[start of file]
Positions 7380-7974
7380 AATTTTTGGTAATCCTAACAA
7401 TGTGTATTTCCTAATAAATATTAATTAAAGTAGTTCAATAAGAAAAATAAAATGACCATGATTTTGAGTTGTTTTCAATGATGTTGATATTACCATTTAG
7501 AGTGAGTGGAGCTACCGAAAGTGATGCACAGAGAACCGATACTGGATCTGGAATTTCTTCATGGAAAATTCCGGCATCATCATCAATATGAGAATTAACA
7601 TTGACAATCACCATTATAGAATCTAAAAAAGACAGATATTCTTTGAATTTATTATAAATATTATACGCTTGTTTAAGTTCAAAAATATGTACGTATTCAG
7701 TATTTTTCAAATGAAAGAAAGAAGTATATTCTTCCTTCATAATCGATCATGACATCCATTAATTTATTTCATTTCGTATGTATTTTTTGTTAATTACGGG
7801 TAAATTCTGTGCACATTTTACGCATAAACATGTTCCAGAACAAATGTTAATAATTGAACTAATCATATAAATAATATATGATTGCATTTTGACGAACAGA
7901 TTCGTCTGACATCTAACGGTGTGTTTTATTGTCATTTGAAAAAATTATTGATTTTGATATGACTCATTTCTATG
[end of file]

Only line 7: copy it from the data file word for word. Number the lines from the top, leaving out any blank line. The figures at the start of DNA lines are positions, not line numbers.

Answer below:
7801 TAAATTCTGTGCACATTTTACGCATAAACATGTTCCAGAACAAATGTTAATAATTGAACTAATCATATAAATAATATATGATTGCATTTTGACGAACAGA